Have you ever seen the centerpin reel? If not, have you seen the fly reel? It looks like a fly reel with a large diameter.
Centerpin fishing is also known as float fishing; anglers often use this technique to present a bait below a float in a river to trout, steelhead, and salmon.
You can also achieve great success with it, but it is important that you master your reels.
How do centerpin reels work? With no drag in the reels, it can spin freely forward and backward, creating the most natural presentation possible at the same speed as the river current. There are three words commonly used to describe this type of reel: “drag free drifts”.
I have answered you about the mechanism of the centerpin reel, and next, I will share helpful information about it; you can refer to the article below to understand more about your companion.
More info about centerpin reel
The clicker on the centerpin reel
Don’t confuse clickers on spinning reels or baitcasting reels. In the centerpin reel, it only participates in the transport of the reel, which prevents the spool from spinning freely and avoids problems like backlash or bird nests.
You won’t be able to hear the alarm when a fish is ready to fight you.
high-quality bearings on spool
Often manufacturers will equip centerpin reels with high-quality bearings, which cause movement in both directions (backward and forwards) without any drag. Helping centerpin has advantages over the spinning reel, such as smoother presentation, longer drifts, and minimizing line problems.
You can see many centerpin reels with brass bushing instead of ball bearings, both of which allow the spool to spin in the face of strong winds or currents pushing the float. However, I don’t recommend bushing if you know how to use your thumb to control the speed of the spool.
The spool of a centerpin reel
The spool has two bearings mounted on two different sides, located on a shaft, connected to the reel’s body. Why is it designed like that? For nothing else, reduce tension or resistance as much as possible when spinning, allowing the spool to rotate at the same speed as the water current.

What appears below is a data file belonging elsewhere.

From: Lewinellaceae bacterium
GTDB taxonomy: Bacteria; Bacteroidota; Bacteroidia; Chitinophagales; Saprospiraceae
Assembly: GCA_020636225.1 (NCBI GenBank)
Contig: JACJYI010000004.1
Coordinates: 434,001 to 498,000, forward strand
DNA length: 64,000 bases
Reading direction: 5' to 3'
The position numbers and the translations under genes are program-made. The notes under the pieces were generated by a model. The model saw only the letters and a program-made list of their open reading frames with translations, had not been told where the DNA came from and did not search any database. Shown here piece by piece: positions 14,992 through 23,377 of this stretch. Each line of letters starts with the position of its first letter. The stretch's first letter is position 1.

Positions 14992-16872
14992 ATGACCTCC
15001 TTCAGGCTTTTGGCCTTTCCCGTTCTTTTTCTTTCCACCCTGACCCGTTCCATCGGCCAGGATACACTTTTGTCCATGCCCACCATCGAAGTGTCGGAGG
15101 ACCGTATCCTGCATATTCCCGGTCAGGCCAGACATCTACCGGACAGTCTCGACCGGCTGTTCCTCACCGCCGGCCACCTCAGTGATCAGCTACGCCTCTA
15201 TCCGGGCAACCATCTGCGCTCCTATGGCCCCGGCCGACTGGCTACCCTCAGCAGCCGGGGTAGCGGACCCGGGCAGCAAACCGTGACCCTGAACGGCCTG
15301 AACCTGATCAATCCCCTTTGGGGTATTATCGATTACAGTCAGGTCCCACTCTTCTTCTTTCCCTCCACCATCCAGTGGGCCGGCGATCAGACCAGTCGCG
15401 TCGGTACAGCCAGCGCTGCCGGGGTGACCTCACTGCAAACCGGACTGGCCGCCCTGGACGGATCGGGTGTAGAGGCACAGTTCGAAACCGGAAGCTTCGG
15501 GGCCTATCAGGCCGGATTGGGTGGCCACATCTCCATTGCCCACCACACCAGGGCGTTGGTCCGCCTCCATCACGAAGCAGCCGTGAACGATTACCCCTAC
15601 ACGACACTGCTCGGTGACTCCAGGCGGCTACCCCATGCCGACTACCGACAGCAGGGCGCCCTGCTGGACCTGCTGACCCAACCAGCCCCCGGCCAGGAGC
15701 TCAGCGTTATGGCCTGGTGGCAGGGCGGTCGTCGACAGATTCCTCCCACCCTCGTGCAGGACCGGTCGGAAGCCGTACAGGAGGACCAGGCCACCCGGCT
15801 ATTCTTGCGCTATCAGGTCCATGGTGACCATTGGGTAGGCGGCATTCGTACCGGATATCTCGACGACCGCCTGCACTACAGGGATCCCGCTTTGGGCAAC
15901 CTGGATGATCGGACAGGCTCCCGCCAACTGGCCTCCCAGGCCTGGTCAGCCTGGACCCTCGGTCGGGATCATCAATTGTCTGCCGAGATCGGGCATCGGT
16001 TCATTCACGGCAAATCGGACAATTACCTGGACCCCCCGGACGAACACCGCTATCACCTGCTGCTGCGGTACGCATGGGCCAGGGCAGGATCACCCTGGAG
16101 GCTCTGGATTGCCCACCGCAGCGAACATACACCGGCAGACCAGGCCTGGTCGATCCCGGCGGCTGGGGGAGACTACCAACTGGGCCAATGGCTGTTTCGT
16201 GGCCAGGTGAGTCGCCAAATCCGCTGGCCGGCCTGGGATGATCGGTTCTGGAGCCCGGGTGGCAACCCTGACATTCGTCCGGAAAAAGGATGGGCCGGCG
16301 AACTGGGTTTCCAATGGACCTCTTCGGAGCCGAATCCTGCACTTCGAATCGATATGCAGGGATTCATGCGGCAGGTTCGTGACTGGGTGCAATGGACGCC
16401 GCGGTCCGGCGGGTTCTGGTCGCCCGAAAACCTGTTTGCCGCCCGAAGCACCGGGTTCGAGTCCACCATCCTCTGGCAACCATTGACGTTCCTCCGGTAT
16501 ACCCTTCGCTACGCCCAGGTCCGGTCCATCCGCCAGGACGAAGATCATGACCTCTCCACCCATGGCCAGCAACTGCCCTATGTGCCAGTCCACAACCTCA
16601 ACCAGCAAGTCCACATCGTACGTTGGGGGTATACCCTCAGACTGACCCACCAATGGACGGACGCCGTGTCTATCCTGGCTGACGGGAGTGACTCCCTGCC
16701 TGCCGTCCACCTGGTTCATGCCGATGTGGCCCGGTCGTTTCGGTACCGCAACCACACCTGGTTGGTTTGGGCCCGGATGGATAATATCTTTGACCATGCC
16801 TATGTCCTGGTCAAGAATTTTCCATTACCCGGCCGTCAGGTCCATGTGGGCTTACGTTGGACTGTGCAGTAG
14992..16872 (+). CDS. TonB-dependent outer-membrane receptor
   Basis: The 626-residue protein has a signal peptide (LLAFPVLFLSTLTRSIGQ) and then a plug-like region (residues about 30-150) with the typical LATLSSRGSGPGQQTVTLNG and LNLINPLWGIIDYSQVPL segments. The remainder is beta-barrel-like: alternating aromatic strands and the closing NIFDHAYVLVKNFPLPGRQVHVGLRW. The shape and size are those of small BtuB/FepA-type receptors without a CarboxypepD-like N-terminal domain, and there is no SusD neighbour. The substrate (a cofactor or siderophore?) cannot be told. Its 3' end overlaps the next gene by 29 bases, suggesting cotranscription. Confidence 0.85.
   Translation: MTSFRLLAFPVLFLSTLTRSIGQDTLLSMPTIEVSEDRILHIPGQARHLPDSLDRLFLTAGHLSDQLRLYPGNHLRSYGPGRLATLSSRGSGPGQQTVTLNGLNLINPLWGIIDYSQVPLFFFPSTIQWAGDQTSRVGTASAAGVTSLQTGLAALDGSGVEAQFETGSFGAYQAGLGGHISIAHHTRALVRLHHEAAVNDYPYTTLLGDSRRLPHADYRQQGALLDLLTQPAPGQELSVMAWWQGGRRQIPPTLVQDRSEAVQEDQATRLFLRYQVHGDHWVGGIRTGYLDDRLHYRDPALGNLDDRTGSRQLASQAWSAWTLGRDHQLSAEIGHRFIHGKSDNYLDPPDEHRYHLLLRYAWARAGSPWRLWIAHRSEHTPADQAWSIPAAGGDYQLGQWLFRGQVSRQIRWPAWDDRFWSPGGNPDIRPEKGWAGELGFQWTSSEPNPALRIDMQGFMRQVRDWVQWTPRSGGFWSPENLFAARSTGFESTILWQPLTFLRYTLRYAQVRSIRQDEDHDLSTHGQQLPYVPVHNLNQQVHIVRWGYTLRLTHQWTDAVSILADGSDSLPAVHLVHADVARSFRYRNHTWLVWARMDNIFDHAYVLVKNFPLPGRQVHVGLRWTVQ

This is why it is popular when fighting fish that like to swim upstream, such as steelhead, trout, salmon.
You can often see a series of split shots between the bait and the float. I usually set it up with gradually smaller sizes from float to swivel. Its effect is to make sure the bait is the first thing that can be seen.
Flexible centerpin fishing
Once again, we must mention “drag free drifts”. No matter how fast or terrifyingly slow, the water flow is, you can still present as naturally as possible. And, of course, you have to set up your rig with the correct shot pattern.
Weight and dimension of the spool
Do many people often ask whether these two states of the spool have much effect on the performance of the fishing trip? Many people ask this question because there are models available with different diameters, like 4-5.5 inches or 6-11 ounces, and they are confused as to which setting is better.
I don’t care too much about them, because they all work well, still giving you the best possible presentation to enhance the performance of the trip.
However, there are still some things you need to care about it, which I will list below.
The reel’s retrieve speed will depend on the diameter of the spool. When retrieving, you turn the handle one round, and there will be an amount of line put back into the spool. This means that the larger the spool diameter, the faster the access speed.
Weight affects the likelihood of a smooth pay-out line. This means that if a centerpin reel has a tiny and light spool, it will create an “overrun” phenomenon, the consequences of which everyone knows, backlash or bird’s nest. This will be when you are forced to use the technique you know to solve this annoying problem.
I’ve shared information about the question “How do centerpin reels work?” and other essentials to help you master your reels and maximize your performance on your next trip.
I hope this article is helpful to you. Do you have another idea?